• Given all of the above, the safest approach for controlling flyspeck will be to maintain fungicide coverage throughout summer after the 270 AWH threshold has been reached.  If extended rainy periods preclude timely re-spraying of blocks after heavy rains, then that lapse in coverage may use up part of the preharvest "grace period."
  • Wet autumn weather such as we have had in recent years may be contributing to elevated inoculum levels in hedgerows and woodlots.  Thus, extra caution (i.e., extra sprays in September and perhaps even in early October for late varieties) may be warranted until we get a dry summer-fall combination to break the current high inoculum cycle.
  • Late summer sprays for flyspeck can be compromised by incomplete coverage of fruit surfaces.  Including a surfactant with the fungicide during late summer may be helpful, but an excess of surfactant will only cause excessive run-off, thereby leaving less residue on fruit than a spray applied with no surfactant.  Probably the best way to improve coverage in late summer sprays is to reduce tractor speed and increase the volume of water applied per acre.
  • Conclusions:  Control failures with flyspeck usually occur either because of poor spray coverage during the latter part of the growing season or because trees were left unprotected through more than 270 hr of wetting during the preharvest interval.  Fungicide protection on fruit is exhausted after 2 inches of rain, so fungicide sprays may be needed in September if heavy rains occur with more than 25 days remaining before fruit will be harvested.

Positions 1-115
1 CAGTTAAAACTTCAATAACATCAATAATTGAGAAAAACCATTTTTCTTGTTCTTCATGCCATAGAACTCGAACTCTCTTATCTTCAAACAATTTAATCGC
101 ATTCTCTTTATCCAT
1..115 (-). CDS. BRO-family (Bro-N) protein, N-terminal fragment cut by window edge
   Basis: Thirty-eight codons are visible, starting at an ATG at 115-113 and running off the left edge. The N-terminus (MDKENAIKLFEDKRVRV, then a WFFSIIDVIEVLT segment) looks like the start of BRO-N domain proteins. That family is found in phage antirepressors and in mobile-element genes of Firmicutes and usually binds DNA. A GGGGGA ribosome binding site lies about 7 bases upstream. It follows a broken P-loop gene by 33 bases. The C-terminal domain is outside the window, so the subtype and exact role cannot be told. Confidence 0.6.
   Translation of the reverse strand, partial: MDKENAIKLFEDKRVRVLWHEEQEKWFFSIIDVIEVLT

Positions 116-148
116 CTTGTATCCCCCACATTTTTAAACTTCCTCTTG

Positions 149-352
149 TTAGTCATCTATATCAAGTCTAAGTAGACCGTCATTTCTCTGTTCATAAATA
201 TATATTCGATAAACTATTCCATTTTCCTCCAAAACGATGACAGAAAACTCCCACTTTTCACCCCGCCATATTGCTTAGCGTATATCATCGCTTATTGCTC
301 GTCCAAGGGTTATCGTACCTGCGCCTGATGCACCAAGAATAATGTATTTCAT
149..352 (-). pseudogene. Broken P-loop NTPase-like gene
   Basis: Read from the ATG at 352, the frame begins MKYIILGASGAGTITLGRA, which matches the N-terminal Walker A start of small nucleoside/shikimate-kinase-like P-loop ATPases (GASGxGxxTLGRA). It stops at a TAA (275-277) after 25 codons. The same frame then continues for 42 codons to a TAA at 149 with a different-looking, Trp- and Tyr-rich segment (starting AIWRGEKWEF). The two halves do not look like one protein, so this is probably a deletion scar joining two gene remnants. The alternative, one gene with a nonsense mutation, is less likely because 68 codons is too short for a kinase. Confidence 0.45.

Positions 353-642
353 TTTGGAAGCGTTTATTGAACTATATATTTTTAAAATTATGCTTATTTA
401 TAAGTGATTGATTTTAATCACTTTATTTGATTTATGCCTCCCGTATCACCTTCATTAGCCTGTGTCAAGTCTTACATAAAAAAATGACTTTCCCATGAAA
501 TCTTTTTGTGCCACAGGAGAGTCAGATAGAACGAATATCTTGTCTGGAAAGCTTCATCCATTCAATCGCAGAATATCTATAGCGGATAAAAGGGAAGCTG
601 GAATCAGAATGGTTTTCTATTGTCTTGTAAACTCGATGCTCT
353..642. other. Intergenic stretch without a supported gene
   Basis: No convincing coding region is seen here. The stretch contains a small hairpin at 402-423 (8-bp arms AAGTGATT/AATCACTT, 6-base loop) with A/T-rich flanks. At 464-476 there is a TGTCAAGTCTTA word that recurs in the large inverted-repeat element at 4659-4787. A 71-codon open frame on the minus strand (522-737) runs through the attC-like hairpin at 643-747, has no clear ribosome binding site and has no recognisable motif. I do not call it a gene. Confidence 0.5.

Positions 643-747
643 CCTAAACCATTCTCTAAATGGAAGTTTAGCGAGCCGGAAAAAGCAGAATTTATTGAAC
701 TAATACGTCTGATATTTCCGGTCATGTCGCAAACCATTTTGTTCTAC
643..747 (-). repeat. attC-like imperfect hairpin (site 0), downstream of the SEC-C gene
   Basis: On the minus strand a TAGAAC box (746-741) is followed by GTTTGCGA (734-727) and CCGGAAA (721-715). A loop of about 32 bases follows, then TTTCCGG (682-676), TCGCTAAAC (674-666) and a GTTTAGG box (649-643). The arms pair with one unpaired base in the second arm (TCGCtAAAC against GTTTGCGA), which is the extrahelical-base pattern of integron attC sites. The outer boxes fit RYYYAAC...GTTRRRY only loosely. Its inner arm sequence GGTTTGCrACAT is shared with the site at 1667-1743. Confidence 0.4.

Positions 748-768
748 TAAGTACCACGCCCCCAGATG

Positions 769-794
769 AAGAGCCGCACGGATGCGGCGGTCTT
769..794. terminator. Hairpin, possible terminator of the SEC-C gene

READ THE LABEL CAREFULLY AND USE THE CHEMICALS IN ACCORDANCE WITH LABEL CAUTIONS, WARNING AND DIRECTIONS. REQUEST A MATERIAL SAFETY DATA SHEET (MSDS) FROM THE MANUFACTURER FOR EACH PRODUCT YOU USE.

    Trade and brand names are used only for the purpose of information, and the West Virginia University Extension Service does not guarantee nor warrant the standard of the product, nor does it imply approval of the product to the exclusion of others which may also be suitable. The West Virginia University Extension service assumes no responsibility in the use of hazardous chemicals.

    Individuals requesting an accommodation at a meeting because of a disability should contact one of the Extension Specialists at the WVU Kearneysville Tree Fruit Research and Education Center at 304-876-6353 at least five days prior to the event.


    Helping you put knowledge to work


    WEST VIRGINIA UNIVERSITY
    TREE FRUIT RESEARCH AND EDUCATION CENTER
    P. O. BOX 609
    KEARNEYSVILLE, WV 25430-0609
    PHONE:  304-876-6353
    FAX:  304-876-6034
    WEB:  www.caf.wvu.edu/kearneysville

    The West Virginia University Cooperative Extension Service, U.S. Department of Agriculture, West Virginia County
    Boards of Education and County Commissions Cooperating.  Equal Opportunity / Affirmative Action Institution